Documentation versions (currently viewingVaadin 23)

Deploying Using Docker

A Docker container is a standalone, executable package of software that includes everything needed to run an application: code, runtime, system tools, system libraries, and settings. Building a Docker image requires creating a Dockerfile, a text document containing all the commands needed to assemble and run that image.

Creating a Dockerfile for New Vaadin Applications

For a new Vaadin application, you can easily generate a Dockerfile by selecting the Docker option in Vaadin Start. This approach makes building and running your container as simple as running the following two commands:

  1. To build your container (assuming your project name is myapp), run

    docker build . -t myapp:latest

  2. To run your container on localhost

    docker run -p 8080:8080 myapp:latest

You need to install Docker Desktop or Docker Server on your machine first, before you can run the above commands.

Adding a Dockerfile to Existing Vaadin Applications

If your Vaadin project was not generated with a Dockerfile, you can copy and paste the Dockerfile from a fresh Vaadin Start project into your project.

Although we will not cover all of the commands you can use in a Dockerfile here, let us quickly inspect the Dockerfile generated by Vaadin Start to help you customize it in your application.

A typical Dockerfile from Vaadin Start should look similar to the following content.

# (1)
FROM maven:3-openjdk-17-slim as build
# (2)
RUN useradd -m myuser
# (3)
WORKDIR /usr/src/app/
# (4)
RUN chown myuser:myuser /usr/src/app/
# (5)
USER myuser
# (6)
COPY --chown=myuser pom.xml ./
# (7)
RUN mvn dependency:go-offline -Pproduction
# (8)
COPY --chown=myuser:myuser src src
COPY --chown=myuser:myuser frontend frontend
COPY --chown=myuser:myuser package.json ./
COPY --chown=myuser:myuser package-lock.json* pnpm-lock.yaml* webpack.config.js* ./
# (9)
RUN mvn clean package -DskipTests -Pproduction
# (10)
FROM openjdk:17-jdk-slim
# (11)
COPY --from=build /usr/src/app/target/*.jar /usr/app/app.jar
# (12)
RUN useradd -m myuser
# (13)
USER myuser
# (14)
# (15)
CMD java -jar /usr/app/app.jar
  1. Use the official Maven image as the base image. The variant used is the slim version as specified by the maven:<version>-slim syntax.

  2. Add a new user called myuser, which will be used to execute the container. We do this to prevent the container from running as root (the default), which could lead to security issues.

  3. Change the current working directory using the WORKDIR instruction.

  4. Give the user myuser the ownership of the directory /usr/src/app/ in the container volume.

  5. Switch to the myuser unix user.

  6. Copy the pom.xml file with the optional chown feature.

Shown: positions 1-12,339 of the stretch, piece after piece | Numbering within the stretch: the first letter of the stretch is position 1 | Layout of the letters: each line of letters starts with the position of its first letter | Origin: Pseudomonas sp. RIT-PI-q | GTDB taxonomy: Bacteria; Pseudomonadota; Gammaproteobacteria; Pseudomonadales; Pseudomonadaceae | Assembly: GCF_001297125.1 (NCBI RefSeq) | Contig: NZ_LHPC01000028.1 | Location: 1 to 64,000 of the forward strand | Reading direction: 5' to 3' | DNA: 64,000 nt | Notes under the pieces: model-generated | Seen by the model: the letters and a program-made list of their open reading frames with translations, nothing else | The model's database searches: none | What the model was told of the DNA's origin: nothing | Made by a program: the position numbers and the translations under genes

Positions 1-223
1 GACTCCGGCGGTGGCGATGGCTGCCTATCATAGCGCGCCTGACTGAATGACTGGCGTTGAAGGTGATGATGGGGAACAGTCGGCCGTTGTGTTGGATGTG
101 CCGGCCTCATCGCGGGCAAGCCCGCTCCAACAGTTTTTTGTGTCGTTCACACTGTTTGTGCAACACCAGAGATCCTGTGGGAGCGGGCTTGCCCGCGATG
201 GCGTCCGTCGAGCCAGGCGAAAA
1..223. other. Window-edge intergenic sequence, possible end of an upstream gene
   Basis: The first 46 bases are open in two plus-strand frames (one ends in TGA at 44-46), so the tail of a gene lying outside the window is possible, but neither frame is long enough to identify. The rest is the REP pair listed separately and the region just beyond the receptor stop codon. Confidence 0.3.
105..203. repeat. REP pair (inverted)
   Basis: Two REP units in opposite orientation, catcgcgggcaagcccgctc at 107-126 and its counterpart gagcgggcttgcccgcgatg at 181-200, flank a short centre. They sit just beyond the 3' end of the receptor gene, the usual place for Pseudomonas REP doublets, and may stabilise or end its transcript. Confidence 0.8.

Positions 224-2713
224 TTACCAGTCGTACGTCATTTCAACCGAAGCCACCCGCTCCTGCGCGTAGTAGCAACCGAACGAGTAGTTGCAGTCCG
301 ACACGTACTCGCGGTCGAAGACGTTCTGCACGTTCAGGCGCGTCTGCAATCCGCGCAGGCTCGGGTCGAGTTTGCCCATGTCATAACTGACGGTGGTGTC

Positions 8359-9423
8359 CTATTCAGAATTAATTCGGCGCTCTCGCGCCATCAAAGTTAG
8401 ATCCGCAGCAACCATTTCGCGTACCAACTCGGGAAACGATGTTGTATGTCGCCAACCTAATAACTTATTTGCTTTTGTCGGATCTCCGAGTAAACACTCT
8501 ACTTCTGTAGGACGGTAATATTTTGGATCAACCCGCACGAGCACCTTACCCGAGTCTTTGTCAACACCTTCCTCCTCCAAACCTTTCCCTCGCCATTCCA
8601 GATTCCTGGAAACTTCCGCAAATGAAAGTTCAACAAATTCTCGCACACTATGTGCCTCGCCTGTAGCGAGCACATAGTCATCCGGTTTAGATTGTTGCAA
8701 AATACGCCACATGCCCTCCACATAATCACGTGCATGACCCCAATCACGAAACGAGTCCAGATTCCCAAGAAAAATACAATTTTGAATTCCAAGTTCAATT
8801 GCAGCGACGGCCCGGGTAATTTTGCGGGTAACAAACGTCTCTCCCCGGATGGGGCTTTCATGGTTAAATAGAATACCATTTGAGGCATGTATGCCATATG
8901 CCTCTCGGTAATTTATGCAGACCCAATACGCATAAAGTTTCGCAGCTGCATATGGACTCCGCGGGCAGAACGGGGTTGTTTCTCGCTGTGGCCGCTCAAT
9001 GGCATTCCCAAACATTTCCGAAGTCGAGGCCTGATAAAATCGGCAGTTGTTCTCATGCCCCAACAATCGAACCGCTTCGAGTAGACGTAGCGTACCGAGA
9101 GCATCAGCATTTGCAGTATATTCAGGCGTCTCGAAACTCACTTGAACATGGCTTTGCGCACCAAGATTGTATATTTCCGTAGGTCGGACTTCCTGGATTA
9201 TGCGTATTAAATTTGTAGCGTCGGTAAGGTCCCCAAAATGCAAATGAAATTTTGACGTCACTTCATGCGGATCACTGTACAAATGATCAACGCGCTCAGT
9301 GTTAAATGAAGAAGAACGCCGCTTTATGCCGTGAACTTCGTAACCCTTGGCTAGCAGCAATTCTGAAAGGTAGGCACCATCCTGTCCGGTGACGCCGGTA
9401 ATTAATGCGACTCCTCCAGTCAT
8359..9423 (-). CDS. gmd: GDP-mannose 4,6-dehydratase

7. Ensure that all Maven dependencies are installed locally in the container, so that the app build can occur fully offline if needed.

  8. Copy project files.

  9. Use mvn to build the production package.

  10. Set the image for running the application. In this case, the Dockerfile specifies the openjdk:17-jdk-slim image.

  11. Copy the generated JAR file.

  12. Add myuser user.

  13. Switch to myuser.

  14. Highlight that the application should be accessed at port 8080. Note that exposing ports using the EXPOSE instruction in a Dockerfile is a way of documenting which ports are used, but does not actually map or open any ports. You need to explicitly expose the port when running the container, for example by using the -p flag in the docker run command.

  15. Runs the packaged JAR file.

Once you have a Dockerfile in the project directory, you can build and run your container using the docker build and docker run commands given earlier.

You can find more information on Dockerfile and its available instructions at

Building a Docker Image With Restricted Internet Access

In the Dockerfile example provided earlier, creating a production build of the application involves an implicit step by which Vaadin automatically downloads and installs a suitable Node.js distribution. In restricted environments with no (or limited) internet access, this automatic Node installation might fail. In such environments, make sure to install Node from a secured server as a separate step inside the Dockerfile. For example (and depending on your setup), the first few lines of your Dockerfile could look something like the following:

FROM maven:3-openjdk-17-slim as build
curl https//my-internal-url/nodejs/custom_setup_16.x
RUN apt-get update -qq && apt-get install -qq --no-install-recommends nodejs